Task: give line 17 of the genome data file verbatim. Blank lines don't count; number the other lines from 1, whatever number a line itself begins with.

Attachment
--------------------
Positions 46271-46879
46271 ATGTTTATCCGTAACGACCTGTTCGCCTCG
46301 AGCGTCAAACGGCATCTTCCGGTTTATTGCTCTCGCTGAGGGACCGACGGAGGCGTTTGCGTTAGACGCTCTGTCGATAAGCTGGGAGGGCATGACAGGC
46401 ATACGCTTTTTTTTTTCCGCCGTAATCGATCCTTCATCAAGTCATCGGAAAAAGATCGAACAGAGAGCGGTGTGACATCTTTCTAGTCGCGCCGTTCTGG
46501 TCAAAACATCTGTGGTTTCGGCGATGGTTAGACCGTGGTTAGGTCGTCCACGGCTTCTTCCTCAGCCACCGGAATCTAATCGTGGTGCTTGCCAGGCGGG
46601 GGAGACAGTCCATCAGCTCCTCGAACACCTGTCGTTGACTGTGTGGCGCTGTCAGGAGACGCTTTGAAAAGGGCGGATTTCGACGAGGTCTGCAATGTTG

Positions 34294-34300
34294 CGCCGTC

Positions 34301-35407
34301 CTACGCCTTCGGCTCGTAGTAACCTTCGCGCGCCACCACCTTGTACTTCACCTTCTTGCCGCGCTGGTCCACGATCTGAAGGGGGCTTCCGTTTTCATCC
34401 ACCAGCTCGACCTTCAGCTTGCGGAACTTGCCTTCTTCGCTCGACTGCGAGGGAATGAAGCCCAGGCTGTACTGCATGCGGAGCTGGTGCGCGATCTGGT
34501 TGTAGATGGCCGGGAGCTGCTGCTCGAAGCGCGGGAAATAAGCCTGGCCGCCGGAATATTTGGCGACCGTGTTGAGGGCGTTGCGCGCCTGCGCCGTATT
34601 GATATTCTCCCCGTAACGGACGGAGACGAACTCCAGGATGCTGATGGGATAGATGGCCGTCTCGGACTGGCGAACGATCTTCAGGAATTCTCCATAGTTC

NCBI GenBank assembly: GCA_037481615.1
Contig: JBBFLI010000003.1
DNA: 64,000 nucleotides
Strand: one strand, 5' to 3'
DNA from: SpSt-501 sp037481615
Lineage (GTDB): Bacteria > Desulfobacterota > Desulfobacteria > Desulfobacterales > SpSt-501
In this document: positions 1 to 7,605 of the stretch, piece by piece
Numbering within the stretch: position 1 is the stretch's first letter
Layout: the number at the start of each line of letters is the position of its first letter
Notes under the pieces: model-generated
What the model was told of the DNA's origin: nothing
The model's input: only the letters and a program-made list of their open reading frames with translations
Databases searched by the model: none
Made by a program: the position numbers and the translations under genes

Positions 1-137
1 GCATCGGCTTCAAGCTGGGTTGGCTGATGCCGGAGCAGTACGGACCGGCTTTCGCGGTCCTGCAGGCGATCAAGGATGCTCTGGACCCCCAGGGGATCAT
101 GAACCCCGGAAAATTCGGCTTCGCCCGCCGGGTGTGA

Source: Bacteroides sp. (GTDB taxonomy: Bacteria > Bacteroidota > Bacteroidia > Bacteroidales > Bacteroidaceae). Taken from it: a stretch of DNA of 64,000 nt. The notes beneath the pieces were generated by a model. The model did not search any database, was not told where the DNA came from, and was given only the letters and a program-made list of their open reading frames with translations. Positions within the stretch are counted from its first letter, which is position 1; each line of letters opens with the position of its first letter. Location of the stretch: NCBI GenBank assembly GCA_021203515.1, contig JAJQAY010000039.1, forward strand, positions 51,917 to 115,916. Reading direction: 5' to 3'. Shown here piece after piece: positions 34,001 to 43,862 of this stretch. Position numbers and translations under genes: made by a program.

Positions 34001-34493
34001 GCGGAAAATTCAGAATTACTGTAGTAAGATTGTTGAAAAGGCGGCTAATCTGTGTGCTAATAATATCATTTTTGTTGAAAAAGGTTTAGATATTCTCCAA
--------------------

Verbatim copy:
Strand: one strand, 5' to 3'